How to beat the scam: If you get a cold call from a company offering a free inspection, it’s best to be wary of the offer. If you do accept, make sure the service van is properly marked with the right company’s information and that the technician is wearing company clothing.
Offering Unrealistic Bargains
Some HVAC companies may offer tune-ups at an unrealistic bargain price. These “bargains” range anywhere from about $19 to $79. Contractors will use this low-ball price in order to gouge the customer with made up problems that they claim need fixing immediately. In the end, the customer ends up paying much more than he would have with a regular-priced tune-up, and he will most inevitably be paying for unneeded services.
How to beat the scam: A thorough HVAC tune-up should be significantly higher than $100, and the money you spend on the service will give you increased peace of mind that you’re dealing with a quality contractor.
Asking for a Significant Amount of Money Up Front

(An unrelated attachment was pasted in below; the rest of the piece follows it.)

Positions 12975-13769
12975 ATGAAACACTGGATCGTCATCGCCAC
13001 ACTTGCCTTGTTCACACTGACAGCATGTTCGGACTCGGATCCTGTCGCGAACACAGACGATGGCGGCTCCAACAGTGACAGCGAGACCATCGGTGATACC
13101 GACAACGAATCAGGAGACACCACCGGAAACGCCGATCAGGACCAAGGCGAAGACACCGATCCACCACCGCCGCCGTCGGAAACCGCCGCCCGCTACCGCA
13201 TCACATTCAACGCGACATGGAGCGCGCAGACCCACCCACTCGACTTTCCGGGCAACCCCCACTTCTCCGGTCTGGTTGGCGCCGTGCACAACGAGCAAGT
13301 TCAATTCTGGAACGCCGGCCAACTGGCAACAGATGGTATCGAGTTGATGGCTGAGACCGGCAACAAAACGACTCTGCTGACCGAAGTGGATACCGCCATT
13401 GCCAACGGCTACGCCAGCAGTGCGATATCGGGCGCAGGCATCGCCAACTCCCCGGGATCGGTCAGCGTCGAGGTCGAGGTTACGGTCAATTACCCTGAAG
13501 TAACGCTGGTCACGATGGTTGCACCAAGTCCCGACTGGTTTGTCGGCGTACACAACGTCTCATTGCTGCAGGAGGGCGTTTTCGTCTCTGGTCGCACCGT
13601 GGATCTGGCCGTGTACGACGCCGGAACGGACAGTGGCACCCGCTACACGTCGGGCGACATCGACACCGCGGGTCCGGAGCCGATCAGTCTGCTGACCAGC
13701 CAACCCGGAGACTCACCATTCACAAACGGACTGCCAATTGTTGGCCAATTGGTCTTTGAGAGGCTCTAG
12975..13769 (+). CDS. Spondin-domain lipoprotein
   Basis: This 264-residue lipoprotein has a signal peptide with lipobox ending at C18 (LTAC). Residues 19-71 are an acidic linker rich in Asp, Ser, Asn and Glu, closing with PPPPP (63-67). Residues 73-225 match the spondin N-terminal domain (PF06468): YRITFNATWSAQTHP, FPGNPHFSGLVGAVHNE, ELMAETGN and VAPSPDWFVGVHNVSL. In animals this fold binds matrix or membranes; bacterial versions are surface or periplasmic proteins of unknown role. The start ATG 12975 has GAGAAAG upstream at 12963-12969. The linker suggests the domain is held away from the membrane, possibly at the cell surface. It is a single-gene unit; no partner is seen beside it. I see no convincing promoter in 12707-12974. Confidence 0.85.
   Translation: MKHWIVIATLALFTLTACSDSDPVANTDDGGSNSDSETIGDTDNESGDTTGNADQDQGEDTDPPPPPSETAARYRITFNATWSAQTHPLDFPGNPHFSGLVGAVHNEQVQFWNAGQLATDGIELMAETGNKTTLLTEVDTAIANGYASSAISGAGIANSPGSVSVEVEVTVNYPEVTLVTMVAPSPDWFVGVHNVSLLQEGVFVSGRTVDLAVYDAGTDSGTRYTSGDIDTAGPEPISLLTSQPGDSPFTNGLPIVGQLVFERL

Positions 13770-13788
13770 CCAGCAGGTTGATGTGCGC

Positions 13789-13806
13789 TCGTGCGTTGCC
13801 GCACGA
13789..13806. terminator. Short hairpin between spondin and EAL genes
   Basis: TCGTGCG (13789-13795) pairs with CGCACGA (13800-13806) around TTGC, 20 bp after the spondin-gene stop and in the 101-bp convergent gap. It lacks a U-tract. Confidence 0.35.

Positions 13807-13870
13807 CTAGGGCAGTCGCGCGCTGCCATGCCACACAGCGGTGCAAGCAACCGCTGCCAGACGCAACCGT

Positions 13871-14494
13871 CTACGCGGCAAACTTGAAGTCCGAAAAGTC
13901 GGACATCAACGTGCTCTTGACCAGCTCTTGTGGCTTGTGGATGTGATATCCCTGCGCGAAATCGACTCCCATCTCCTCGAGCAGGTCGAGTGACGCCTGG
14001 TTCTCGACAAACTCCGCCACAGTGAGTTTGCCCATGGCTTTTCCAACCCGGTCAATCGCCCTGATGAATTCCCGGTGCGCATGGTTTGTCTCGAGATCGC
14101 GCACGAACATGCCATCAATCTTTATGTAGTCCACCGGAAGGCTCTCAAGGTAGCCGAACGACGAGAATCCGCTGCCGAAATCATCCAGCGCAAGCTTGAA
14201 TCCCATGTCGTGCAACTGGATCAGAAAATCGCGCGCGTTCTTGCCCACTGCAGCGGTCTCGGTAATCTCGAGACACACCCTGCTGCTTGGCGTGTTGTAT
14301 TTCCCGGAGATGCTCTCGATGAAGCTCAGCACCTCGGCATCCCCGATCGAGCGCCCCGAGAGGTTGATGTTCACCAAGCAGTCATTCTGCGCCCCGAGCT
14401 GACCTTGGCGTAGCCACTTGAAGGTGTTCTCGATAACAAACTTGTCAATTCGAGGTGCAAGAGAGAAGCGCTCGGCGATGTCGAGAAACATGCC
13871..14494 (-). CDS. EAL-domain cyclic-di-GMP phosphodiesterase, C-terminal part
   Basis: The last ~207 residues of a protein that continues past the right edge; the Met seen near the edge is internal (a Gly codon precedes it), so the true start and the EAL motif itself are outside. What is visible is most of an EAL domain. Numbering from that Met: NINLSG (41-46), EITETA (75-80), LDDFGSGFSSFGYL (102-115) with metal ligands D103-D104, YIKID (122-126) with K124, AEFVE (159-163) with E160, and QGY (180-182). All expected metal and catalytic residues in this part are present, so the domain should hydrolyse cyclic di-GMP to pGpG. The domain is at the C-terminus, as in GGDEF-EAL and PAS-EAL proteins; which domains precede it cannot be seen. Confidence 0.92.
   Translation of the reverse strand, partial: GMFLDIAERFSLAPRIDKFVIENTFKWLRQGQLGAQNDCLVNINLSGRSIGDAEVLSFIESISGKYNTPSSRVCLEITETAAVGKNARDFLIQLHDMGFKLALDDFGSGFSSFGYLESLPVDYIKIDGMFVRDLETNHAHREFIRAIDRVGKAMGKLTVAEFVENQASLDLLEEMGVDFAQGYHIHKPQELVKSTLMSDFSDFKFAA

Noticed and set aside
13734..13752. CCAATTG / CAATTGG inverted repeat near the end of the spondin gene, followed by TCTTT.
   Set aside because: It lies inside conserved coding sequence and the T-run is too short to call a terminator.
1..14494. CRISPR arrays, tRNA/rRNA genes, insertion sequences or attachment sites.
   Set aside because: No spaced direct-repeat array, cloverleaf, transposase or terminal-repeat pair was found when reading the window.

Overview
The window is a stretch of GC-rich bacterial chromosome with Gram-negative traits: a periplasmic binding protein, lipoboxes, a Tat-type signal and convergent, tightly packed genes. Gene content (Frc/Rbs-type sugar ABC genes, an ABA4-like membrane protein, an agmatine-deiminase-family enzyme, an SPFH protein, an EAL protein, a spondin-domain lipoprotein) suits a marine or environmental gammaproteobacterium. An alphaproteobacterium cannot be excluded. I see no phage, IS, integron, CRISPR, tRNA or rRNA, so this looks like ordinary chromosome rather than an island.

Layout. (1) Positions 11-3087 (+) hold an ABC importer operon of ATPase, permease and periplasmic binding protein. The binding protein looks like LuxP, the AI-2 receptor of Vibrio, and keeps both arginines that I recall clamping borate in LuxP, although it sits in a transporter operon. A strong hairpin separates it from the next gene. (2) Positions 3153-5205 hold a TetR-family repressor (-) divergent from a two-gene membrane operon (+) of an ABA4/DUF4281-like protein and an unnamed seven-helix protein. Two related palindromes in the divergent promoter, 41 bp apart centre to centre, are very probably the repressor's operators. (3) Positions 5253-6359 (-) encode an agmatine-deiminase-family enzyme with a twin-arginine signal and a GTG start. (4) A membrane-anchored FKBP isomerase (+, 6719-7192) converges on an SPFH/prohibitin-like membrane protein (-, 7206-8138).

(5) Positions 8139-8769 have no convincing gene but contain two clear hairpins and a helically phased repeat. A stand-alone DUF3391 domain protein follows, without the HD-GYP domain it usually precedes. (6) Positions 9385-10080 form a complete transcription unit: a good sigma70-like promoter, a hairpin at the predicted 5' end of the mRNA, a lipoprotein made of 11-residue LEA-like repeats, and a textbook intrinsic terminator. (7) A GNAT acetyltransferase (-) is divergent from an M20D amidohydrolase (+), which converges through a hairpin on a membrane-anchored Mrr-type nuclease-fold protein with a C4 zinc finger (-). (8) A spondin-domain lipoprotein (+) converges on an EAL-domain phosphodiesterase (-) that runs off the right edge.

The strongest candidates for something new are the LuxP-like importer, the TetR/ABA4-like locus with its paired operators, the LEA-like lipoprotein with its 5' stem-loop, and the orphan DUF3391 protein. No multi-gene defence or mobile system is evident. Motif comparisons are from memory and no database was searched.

Unless you’re getting HVAC service from your Uncle Joe who maintains heating and cooling units on the side for fun, a company should never ask you to pay a significant amount of money up front. Some companies may legitimately want you to pay a small down payment, but any company that insists on receiving money in order to purchase the needed part is most likely trying to swindle you.
How to beat the scam: Good HVAC companies are stocked with what they need, and if they do need another part, they’ll have the resources to order it before charging you. Additionally, steer clear of companies that want you to pay cash, as they are likely doing business under the table, and be sure to get everything in writing before handing over any payments.
Using Unlicensed Technicians